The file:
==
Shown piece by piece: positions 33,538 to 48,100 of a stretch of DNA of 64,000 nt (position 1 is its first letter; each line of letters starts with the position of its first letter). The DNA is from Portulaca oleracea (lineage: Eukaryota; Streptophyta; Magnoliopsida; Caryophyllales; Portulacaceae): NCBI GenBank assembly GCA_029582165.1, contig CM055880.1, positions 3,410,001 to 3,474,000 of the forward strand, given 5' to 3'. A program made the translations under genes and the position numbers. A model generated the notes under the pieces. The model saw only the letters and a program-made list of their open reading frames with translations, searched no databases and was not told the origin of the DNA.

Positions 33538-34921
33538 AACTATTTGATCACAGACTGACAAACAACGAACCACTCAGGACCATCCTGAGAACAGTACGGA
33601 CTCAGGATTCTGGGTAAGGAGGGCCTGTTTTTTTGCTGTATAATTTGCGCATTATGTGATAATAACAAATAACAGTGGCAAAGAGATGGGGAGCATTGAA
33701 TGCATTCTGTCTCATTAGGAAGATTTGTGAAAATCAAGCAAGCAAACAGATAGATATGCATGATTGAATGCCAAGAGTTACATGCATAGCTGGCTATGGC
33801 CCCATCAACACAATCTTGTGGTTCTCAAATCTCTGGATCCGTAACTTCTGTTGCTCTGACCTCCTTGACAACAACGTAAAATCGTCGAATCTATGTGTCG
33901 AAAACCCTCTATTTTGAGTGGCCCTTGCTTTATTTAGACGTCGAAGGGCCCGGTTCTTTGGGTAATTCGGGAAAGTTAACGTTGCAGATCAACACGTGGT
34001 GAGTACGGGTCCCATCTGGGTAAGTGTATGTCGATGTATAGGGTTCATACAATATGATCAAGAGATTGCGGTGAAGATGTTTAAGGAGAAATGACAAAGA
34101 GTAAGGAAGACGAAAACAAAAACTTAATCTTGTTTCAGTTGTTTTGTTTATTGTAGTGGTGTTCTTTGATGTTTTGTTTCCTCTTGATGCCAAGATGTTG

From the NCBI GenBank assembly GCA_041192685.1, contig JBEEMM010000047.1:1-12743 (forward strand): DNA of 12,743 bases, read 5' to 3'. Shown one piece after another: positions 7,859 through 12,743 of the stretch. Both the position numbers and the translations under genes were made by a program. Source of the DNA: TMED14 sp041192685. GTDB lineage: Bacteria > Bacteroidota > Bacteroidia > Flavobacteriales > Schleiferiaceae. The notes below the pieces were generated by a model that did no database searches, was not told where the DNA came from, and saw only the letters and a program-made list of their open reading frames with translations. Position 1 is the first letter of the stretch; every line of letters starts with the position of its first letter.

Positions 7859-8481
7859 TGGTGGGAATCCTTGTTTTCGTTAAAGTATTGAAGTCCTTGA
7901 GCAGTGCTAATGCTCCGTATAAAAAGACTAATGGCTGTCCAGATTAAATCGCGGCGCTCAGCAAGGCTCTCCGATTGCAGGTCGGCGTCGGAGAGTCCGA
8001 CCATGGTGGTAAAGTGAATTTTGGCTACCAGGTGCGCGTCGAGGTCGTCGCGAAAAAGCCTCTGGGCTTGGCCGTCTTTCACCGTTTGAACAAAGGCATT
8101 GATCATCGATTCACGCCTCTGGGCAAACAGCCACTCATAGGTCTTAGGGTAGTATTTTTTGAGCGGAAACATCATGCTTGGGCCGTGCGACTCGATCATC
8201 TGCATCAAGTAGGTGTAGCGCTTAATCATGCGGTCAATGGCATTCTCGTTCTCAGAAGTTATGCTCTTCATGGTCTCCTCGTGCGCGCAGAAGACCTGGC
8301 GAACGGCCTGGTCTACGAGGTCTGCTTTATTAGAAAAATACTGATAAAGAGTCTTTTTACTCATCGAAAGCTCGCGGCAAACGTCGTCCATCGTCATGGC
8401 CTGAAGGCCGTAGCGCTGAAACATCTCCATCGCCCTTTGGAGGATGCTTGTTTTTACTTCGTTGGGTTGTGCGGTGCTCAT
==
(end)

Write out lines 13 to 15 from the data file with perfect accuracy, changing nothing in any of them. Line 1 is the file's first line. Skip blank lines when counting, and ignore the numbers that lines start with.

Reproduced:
7901 GCAGTGCTAATGCTCCGTATAAAAAGACTAATGGCTGTCCAGATTAAATCGCGGCGCTCAGCAAGGCTCTCCGATTGCAGGTCGGCGTCGGAGAGTCCGA
8001 CCATGGTGGTAAAGTGAATTTTGGCTACCAGGTGCGCGTCGAGGTCGTCGCGAAAAAGCCTCTGGGCTTGGCCGTCTTTCACCGTTTGAACAAAGGCATT
8101 GATCATCGATTCACGCCTCTGGGCAAACAGCCACTCATAGGTCTTAGGGTAGTATTTTTTGAGCGGAAACATCATGCTTGGGCCGTGCGACTCGATCATC